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prepared by Rabbi Eliezer Chrysler
Kollel Iyun Hadaf, Jerusalem

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Shabbos 135



(a) From the Pasuk "u'va'Yom ha'Shemini, Yimol Besar *Orlaso*" ('Orlaso Vaday, ve'Lo Orlaso Safek') - we preclude a baby who is born at dusk on Friday evening, and one who is born already circumcised, from having his Milah performed on Shabbos.

(b) The reason that a Nolad Mahul requires Hatafas Dam B'ris is because of a Safek 'Orlah Kevushah' (perhaps there is an Orlah quashed under the skin and hidden from view. This will not of course, apply to a Ger whose Orlah has definitely been removed. Consequently, even those who say that a Nolad Mahul requires Hatafas Dam B'ris, will agree that a Ger does not.

(c) According to Rebbi Shimon ben Elazar, they argue by a Ger: Beis Shamai hold that a Ger does require Hatafas Dam Bris (presumably because of the Pasuk "Gam es be'Dam Berischa" (see 134a. 5d.).; whereas Beis Hillel maintain that a Ger does not require Hatafas Dam B'ris. Both opinions agree however, that a Nolad Mahul requires Hatafas Dam B'ris.

(d) The Safek included by the Tana by the word 'Safek' is that of a Safek seventh-month, Safek eighth-month baby.

(a) By 'ben Shemoneh, Harei Hu ke'Even' - the Beraisa means that an eighth-month baby is Muktzah like a stone, and therefore, his mother is not even permitted to move him.

(b) His mother may, however, feed him - by leaning over him, without actually handling him. She is permitted to extract her milk (even if the baby would not be there) because of the pain that it causes her, which could make her ill.

(c) Rav Ada bar Ahavah ruled like Shmuel (who ruled like Raban Shimon ben Elazar). Consequently, when his wife gave birth to a Nolad Mahul, he tried to find a Mohel who would perform the Hatafas Dam B'ris on Shabbos - like Rebbi Shimon ben Elazar according to Beis Hillel. When all the Mohalim refused (on the grounds that, even according to Beis Shamai, it was no more than a Safek Orlah Kevushah, which does not over-ride Shabbos), he performed the Milah himself, and ended up by cutting off a part of the Gid and making his son a Kerus Shafchah. He then declared that it served him right for transgressing the words of Rav, who rules like the Tana Kama, in whose opinion, Beis Hillel does not require Hatafas Dam B'ris by a Nolad Mahul.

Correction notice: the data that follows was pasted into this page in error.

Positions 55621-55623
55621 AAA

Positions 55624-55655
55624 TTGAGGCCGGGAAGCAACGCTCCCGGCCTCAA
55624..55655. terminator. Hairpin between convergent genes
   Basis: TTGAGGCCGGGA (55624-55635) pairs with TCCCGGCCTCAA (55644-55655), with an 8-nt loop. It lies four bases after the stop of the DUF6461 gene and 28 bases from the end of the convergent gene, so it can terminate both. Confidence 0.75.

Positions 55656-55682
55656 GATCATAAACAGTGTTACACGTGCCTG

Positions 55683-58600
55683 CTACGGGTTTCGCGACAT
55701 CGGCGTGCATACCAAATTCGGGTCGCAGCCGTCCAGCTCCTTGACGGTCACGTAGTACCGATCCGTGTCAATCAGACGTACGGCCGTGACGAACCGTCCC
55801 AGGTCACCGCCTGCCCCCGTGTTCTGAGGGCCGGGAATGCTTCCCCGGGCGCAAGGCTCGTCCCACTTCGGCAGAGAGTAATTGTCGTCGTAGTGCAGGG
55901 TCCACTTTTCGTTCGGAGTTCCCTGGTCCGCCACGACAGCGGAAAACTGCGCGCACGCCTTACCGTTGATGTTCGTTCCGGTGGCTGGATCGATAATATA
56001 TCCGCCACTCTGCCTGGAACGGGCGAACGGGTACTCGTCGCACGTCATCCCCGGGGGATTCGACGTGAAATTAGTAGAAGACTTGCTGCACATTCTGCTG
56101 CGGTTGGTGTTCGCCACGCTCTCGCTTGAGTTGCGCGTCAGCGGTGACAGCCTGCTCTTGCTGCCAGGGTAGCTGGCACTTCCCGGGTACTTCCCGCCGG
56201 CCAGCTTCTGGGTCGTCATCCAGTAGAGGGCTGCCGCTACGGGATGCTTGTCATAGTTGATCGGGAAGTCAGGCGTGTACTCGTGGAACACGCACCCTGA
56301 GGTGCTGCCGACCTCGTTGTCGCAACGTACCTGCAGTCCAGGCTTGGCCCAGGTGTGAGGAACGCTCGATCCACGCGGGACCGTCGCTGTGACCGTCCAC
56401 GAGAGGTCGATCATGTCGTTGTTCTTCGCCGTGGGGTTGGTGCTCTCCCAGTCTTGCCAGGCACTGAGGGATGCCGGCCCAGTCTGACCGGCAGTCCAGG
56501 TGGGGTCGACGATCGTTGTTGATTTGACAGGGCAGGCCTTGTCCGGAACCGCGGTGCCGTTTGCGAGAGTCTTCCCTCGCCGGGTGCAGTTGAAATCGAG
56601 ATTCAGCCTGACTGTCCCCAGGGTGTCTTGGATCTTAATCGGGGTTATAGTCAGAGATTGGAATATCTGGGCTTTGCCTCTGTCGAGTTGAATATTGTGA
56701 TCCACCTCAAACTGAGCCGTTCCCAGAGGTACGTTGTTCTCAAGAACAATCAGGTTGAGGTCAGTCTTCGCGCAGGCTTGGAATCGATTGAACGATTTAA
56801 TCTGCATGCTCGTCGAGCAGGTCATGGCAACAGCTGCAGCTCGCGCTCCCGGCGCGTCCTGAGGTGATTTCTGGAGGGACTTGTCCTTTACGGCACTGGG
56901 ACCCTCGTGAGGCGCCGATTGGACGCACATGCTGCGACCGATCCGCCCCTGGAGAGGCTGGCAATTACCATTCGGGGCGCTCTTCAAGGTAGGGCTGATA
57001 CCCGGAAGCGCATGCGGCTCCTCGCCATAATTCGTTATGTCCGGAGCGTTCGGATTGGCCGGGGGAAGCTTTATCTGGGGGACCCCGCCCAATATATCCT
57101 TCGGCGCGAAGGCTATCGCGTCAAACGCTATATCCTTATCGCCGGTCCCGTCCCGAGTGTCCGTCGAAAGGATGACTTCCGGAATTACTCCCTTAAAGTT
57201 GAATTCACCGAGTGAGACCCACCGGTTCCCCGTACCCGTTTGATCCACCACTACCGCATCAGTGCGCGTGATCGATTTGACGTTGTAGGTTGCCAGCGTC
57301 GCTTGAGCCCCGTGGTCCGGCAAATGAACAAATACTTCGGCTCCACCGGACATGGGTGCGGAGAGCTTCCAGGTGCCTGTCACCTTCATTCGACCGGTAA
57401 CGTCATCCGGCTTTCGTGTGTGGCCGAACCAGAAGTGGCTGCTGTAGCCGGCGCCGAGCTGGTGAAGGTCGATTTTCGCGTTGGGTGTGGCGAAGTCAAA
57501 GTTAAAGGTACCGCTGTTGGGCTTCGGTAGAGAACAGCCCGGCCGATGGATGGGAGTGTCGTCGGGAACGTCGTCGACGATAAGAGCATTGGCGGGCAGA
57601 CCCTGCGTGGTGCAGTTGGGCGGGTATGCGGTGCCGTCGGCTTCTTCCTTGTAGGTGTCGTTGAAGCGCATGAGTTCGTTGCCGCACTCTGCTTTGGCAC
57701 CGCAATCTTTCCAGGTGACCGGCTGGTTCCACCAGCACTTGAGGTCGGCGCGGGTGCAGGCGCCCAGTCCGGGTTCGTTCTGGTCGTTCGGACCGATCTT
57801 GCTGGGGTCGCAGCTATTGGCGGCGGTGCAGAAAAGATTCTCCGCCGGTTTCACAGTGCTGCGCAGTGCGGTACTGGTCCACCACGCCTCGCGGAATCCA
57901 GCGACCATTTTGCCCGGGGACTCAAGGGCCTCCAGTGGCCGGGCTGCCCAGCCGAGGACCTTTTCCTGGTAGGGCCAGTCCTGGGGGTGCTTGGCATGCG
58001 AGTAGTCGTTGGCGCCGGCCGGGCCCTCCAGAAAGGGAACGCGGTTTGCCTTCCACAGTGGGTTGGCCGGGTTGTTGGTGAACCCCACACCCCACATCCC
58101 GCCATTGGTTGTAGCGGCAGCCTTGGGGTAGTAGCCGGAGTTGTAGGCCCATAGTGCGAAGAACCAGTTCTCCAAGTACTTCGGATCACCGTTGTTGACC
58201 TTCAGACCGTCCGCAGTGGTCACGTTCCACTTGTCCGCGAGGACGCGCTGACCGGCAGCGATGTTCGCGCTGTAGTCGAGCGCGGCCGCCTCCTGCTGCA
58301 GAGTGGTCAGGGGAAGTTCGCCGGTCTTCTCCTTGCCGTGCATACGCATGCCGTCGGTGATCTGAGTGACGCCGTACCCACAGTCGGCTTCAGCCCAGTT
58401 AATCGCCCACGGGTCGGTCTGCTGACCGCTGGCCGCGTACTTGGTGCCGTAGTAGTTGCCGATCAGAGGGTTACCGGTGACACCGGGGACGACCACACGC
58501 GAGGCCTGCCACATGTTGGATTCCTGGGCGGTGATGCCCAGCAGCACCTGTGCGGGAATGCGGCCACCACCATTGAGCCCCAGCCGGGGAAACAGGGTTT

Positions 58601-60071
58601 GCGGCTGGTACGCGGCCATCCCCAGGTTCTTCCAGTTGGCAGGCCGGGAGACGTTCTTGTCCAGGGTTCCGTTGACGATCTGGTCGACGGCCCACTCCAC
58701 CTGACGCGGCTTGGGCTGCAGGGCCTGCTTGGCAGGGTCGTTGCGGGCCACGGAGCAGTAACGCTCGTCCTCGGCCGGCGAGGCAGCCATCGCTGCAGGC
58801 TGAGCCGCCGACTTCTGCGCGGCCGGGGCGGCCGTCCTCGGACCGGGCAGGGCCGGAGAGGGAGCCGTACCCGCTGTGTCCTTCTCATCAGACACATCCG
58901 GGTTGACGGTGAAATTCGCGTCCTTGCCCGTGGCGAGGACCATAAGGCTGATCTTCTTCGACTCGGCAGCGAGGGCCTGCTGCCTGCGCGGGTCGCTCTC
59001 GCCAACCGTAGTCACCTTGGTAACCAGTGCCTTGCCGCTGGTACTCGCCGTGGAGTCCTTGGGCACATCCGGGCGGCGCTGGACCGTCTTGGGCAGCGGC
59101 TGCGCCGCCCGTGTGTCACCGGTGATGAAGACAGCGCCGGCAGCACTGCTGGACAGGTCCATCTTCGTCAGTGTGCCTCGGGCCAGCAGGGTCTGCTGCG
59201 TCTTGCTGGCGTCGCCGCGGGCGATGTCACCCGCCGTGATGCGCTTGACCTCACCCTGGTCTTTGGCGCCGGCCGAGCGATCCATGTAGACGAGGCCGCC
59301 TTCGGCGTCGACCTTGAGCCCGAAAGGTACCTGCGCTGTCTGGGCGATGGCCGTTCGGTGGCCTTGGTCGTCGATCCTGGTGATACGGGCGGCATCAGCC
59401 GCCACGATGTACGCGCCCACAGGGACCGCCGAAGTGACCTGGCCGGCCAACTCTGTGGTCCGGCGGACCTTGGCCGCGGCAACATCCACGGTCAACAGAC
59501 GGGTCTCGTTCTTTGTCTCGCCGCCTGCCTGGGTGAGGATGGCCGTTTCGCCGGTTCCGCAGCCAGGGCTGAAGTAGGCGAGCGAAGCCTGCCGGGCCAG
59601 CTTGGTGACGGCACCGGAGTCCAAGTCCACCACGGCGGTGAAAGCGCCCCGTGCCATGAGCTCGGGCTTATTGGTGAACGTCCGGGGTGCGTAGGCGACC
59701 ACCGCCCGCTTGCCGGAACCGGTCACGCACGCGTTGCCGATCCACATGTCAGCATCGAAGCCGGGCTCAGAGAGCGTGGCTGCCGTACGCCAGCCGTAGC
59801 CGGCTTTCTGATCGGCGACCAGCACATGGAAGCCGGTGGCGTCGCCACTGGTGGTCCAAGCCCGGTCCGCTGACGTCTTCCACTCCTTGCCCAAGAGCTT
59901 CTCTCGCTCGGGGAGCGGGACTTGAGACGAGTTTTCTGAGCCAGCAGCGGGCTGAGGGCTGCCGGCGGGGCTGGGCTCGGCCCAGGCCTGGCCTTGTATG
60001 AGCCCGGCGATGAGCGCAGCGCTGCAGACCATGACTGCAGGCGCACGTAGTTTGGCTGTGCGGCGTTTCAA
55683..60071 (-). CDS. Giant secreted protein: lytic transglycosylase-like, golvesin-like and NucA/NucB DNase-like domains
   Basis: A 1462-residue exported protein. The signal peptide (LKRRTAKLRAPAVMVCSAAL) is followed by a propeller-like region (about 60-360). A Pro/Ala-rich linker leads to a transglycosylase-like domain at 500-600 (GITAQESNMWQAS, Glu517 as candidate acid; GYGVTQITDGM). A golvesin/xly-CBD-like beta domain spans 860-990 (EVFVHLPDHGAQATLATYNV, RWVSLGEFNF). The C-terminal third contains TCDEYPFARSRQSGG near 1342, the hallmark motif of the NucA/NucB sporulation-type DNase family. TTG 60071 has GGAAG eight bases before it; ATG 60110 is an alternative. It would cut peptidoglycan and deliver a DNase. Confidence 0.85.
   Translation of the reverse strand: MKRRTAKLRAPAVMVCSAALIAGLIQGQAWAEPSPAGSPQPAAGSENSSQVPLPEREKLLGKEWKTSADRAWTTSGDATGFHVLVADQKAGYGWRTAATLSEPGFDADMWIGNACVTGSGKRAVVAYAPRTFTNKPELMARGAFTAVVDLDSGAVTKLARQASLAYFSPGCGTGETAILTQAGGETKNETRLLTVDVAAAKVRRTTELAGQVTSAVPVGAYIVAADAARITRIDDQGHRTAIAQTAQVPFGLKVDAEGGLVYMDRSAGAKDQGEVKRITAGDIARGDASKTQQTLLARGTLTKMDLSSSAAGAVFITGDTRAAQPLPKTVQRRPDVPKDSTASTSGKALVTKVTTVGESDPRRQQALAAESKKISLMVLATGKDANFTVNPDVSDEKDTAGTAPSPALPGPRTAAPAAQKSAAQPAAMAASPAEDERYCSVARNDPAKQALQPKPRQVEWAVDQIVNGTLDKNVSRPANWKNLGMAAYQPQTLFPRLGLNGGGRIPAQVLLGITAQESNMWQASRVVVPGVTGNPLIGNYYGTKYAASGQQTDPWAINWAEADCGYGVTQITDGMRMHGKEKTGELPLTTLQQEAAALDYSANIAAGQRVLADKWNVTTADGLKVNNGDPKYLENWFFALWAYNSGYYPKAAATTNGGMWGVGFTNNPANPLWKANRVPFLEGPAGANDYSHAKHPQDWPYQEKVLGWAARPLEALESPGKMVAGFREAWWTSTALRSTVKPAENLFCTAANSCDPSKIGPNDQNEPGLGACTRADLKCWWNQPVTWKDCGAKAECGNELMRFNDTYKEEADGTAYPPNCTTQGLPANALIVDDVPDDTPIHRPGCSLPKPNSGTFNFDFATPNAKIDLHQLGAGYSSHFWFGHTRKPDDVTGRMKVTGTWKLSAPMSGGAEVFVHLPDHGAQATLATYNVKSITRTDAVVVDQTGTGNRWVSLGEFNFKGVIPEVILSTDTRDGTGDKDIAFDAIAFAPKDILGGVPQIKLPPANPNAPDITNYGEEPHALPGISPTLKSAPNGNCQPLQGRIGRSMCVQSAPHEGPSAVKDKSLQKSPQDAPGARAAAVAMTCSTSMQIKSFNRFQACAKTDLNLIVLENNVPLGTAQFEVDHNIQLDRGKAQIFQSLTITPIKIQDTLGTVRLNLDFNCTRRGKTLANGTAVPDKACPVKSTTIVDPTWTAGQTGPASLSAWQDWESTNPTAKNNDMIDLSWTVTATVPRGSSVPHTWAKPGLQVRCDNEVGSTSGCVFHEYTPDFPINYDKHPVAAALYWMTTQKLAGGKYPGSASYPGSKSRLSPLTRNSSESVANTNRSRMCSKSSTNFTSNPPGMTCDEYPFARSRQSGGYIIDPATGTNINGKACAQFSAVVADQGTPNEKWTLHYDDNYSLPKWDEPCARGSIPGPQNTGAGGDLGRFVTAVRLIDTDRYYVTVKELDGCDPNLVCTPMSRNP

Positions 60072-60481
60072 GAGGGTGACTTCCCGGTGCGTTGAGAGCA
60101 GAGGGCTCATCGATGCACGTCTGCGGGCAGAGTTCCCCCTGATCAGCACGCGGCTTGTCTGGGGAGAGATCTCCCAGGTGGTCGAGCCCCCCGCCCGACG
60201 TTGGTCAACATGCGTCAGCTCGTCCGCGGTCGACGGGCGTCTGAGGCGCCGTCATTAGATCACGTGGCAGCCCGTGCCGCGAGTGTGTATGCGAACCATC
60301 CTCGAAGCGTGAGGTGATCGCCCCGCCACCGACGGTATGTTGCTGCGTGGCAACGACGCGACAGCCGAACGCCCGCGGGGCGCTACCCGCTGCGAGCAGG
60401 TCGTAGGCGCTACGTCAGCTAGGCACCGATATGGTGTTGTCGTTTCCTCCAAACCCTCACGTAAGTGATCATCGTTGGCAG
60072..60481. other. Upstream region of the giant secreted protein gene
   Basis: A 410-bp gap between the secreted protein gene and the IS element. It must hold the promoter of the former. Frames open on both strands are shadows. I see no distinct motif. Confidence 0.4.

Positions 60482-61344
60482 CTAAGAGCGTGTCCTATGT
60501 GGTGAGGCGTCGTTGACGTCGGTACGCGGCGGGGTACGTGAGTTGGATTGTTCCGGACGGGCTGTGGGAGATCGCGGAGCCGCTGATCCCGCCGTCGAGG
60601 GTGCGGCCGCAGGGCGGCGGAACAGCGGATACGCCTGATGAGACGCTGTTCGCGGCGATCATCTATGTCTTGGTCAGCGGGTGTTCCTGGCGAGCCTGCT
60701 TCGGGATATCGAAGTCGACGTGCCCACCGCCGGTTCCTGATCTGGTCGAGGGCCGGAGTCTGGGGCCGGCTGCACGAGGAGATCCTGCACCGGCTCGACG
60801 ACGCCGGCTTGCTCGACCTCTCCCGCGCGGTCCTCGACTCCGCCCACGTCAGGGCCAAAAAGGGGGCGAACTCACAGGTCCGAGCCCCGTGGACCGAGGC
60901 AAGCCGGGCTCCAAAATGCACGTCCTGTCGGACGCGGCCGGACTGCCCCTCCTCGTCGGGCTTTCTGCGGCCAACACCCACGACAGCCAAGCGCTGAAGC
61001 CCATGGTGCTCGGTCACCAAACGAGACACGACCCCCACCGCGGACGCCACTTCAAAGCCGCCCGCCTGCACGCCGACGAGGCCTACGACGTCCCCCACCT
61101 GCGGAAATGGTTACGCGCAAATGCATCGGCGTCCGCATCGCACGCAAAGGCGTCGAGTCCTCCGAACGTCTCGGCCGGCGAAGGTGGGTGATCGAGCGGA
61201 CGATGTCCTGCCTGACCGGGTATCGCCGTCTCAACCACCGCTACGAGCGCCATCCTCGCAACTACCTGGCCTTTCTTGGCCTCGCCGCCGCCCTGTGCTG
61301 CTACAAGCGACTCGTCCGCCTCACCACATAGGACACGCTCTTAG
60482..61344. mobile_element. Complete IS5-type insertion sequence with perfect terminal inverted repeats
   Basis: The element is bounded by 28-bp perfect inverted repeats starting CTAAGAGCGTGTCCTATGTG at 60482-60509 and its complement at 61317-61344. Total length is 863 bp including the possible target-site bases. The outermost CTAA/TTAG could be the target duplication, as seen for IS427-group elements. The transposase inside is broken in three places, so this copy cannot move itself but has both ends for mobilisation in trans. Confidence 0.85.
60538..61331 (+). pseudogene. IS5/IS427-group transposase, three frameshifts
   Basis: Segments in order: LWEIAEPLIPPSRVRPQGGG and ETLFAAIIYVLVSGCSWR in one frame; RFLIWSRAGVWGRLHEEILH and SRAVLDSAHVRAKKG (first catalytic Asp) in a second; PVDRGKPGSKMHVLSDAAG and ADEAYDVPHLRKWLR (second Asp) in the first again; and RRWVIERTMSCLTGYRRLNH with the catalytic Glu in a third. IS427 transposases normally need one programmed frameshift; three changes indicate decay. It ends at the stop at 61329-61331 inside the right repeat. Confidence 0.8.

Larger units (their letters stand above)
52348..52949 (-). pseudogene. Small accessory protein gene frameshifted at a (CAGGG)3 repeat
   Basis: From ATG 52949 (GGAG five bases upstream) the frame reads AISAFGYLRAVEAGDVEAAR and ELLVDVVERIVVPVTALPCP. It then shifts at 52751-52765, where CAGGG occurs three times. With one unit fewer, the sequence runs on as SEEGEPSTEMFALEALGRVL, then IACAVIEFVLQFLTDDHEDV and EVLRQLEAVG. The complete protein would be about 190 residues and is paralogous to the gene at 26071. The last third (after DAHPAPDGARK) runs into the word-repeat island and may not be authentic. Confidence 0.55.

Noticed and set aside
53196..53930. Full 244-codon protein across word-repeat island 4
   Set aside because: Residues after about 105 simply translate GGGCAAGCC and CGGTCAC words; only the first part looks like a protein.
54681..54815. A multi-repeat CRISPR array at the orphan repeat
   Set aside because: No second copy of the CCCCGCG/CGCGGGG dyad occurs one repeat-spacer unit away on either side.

(d) Rav Ada bar Ahavah holds like Rav Yosef, in whose opinion Shmuel holds that a Nolad Mahul is a *Vaday* Orlah Kevushah; whereas Rav Nachman holds like Rabah, in whose opinion, it is only a Safek Orlah Kevushah.

(a) Rebbi Elazar ha'Kapor maintains that according to both Beis Shamai and Beis Hillel, a Nolad Mahul requires Hatafas Dam B'ris; they argue about whether or not, one may break Shabbos to perform the B'ris. Does this not mean, deduces Rav Yosef, that according to the Tana Kama, one may even break Shabbos too, and perform the Milah - in which case, a Nolad Mahul must be a *Vaday* Orlah Kevushah, and not just a Safek?

(b) Who said that? retorts the Gemara. Maybe, according to the Tana Kama, both Beis Shamai and Beis Hillel will agree that one does *not* circumcise a Nolad Mahul on Shabbos (because he is certainly no more than a *Safek* Orlah Kevushah).

(c) Perhaps, answers the Gemara (to the Kashya that Rebbi Elazar ha'Kapor's Chidush is according to Beis Shamai), Rebbi Elazar ha'Kapor is telling us that, in fact, Beis Shamai and Beis Hillel do not argue in this matter.

(d) The Chidush of Rebbi Elazar ha'Kapor is - that a Nolad Mahul requires Hatafas Dam B'ris, even according to Beis Hillel, unlike the Tana Kama, in whose opinion Beis Hillel does not require Hatafas Dam B'ris even during the week.

(a) Rav Asi learns from "Ishah Ki Sazri'a ... ve'Tam'ah ... u'va'Yom ha'Shemini Yimol Besar Orlaso" - that whenever the mother is not Temei'ah Leidah, the baby is not circumcised on the eighth day (but on the first).